Magical Realism and A Floating Life

My novel, A Floating Life, has been described as bringing “South American magical realism to twenty-first century America.” Novels using magical realism have a realistic story but also incorporate magical elements that are not at all realistic. For example, in A Floating Life, the nameless narrator is separated from his wife and seeking a new job. His search for a new apartment is realistic enough, except that the real estate agent offers him a golden cage for an apartment in a building that is being constructed to a depth of fifty or a hundred floors beneath the earth. His interview for a new job is conducted by a chef with one eye in the center of his head. The chef stands seven feet tall and the interview is in the unbearable heat of a steam room.

These departures from an otherwise realistic (if unusual) story aren’t questioned by the narrator. It is typical in magical realism that the incorporation of magical elements is done without any explanation of the magic. The characters simply accept that the magic is part of the otherwise realistic world they inhabit. Such magical elements might include people who live far longer than a normal life span, levitation, telekinesis, telepathy, time travel, and similar devices that are woven without comment into the narrative. In this way magical realism distances itself from the scientific method, Cartesian logic, and the rational mindset that has lost contact with the mythic stories so much a heritage of the human race.

In A Floating Life the narrator finds a mentor, an elderly Dutchman named Pecheur who makes model boats and displays them in a shop called The Floating World. This shop lacks signage and can’t be found on the Internet. As the narrator considers becoming Pecheur’s apprentice, he is confronted by a dachshund who says, “I’ve brought the lawsuit against you for your own good.” Rather than not believing that a dog can talk, the narrator is upset by the thought of “painful hours of preparation and years passed in uncertainty.” Further on in the novel, Pecheur wants to travel to a volcanic island in the Pacific Ocean that is as far from civilization as can be imagined. Pecheur dies, but the narrator decides to go in his place. After this, in the middle of the night, four bears enter his apartment. The bears explain that by eating the narrator, he will become more like a bear and they will become more human. “But you’re bears!” the narrator responds. “Better to say that we’re not fully bears,” the largest bear replies, “and you’re not fully human.”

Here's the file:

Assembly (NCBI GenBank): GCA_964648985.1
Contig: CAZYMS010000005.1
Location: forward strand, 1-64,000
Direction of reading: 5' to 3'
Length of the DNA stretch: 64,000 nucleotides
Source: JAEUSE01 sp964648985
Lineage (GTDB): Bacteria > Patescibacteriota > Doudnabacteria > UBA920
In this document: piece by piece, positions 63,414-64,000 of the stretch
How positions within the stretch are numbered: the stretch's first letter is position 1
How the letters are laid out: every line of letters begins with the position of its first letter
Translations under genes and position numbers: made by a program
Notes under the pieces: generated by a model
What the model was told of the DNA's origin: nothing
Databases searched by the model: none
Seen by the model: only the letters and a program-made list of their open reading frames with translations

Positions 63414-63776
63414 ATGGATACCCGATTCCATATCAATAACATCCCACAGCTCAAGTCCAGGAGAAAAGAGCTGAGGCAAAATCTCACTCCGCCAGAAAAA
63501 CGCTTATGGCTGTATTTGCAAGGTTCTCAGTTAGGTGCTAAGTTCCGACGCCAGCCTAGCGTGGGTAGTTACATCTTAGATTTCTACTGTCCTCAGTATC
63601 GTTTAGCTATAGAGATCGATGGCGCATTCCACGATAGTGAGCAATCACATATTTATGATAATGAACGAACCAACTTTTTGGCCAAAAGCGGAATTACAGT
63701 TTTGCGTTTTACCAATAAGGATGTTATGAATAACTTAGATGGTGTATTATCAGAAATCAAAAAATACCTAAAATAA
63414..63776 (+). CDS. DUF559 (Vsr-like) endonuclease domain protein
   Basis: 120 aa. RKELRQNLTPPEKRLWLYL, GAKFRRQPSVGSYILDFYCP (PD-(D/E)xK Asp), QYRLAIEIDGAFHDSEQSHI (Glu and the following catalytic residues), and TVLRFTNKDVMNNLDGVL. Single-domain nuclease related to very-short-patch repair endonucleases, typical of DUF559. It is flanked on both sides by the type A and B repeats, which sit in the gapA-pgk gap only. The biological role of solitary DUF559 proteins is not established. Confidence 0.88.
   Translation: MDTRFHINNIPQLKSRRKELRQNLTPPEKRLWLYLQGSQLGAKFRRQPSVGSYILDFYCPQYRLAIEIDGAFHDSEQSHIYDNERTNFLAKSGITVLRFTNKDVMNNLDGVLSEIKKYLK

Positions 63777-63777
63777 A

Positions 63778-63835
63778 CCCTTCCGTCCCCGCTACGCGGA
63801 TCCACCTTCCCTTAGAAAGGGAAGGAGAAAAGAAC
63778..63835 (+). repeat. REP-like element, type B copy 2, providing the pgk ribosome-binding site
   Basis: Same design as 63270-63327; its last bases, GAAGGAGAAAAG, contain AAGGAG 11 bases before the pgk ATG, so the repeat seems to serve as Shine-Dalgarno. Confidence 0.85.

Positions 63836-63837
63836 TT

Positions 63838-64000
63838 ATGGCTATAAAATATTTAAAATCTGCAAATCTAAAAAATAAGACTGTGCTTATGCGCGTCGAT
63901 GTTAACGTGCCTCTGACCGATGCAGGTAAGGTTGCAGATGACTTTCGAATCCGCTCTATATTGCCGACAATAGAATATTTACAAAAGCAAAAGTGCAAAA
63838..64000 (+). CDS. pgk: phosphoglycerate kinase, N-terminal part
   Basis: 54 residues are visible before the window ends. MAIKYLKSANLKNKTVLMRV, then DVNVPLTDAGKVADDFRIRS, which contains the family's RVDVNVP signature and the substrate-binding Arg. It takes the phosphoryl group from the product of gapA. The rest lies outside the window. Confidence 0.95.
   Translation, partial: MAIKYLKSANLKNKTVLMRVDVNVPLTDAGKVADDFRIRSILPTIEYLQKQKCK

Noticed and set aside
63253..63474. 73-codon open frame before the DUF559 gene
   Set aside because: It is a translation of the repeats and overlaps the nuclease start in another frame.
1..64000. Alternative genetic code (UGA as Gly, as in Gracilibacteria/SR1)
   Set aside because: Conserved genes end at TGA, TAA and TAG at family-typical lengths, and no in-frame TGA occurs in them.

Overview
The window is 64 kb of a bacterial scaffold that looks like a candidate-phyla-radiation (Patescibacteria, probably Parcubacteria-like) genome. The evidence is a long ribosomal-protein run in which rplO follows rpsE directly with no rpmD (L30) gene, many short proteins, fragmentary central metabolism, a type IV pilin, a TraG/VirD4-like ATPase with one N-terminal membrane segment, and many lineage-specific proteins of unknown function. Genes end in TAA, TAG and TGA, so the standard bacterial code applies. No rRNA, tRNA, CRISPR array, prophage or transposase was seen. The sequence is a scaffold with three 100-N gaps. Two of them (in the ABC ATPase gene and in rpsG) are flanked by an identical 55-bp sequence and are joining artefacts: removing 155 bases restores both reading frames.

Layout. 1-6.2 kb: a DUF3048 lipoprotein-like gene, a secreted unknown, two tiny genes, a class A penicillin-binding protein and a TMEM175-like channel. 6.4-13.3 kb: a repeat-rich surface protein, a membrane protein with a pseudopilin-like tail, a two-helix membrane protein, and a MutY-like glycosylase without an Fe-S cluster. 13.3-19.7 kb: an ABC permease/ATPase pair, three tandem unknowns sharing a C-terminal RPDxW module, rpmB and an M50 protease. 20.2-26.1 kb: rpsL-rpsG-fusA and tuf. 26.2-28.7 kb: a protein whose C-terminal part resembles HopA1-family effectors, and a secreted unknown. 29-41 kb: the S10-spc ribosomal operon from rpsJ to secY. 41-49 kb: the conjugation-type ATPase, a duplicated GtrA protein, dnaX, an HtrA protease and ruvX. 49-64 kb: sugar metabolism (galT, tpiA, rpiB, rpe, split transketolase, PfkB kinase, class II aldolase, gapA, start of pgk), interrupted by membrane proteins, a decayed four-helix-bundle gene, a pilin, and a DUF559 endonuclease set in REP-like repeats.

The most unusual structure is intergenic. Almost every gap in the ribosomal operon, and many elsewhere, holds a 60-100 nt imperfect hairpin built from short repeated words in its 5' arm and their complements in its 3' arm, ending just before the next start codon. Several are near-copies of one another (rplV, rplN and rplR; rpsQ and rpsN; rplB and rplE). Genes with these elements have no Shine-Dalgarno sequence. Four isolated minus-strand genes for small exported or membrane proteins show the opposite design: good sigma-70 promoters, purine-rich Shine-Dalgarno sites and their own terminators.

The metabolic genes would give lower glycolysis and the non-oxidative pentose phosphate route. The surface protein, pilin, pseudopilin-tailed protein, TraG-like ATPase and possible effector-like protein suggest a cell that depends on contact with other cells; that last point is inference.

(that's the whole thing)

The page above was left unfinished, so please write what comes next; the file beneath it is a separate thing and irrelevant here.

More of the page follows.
Magical realism lends itself to describing the human condition. So much that is true for us rests not on the logical realities of our life situation, but has as its foundation the larger myths and images familiar to humankind for untold generations. These are imaginative truths that transcend quotidian facts. When these myths and images come into our consciousness, we feel challenged. Our realistic world view isn’t sufficient to contain Odysseus entering the underworld, Perseus slaying snake-haired Medusa whose gaze turned men to stone, and the healing god Aesclepius restoring the dead to life. The dachshund’s lawsuit challenges the narrator’s narrow view of the world and his own potentialities. Later, in following his mentor’s quest, the narrator dies to what he once was. So he is devoured by the bears and yet continues his journey, his story.

Magical realism relies on both its realistic narrative and the fantastic departures that are magical. So it is easy to distinguish from realistic fiction that lacks the wondrous qualities of the magical. And also easy to distinguish from fantasy or science fiction that depends on the fantastic or otherworldly and lacks the realistic. It might be argued that the chapters in A Floating Life that present fantastical elements should actually be called surreal. This is because those parts of the book deal not with tangible or material reality but with the inner life and truths of the psyche. But I think the tent of magical realism is large enough to contain a man who gives birth or a goddess with the power to give life.

Magical realism is like a shape shifter. One moment it is real, the next magical. To create with the ability to move from the realistic to the magical is a marvelous and frightening freedom. It makes anything possible (as long as that anything works in the context of the fiction). So I approached A Floating Life with a willingness to take risks that required leaps of faith. Sometimes this resulted in writing that had to be cut from the final manuscript. But the risk-taking also allowed unexpected departures and delights that make accessible what may be new and therefore strange. As Kirkus Reviewsopined, “At times Crawford seems to be channeling Kafka or Borges . . . Odd. Offbeat. Strangely shimmering.”

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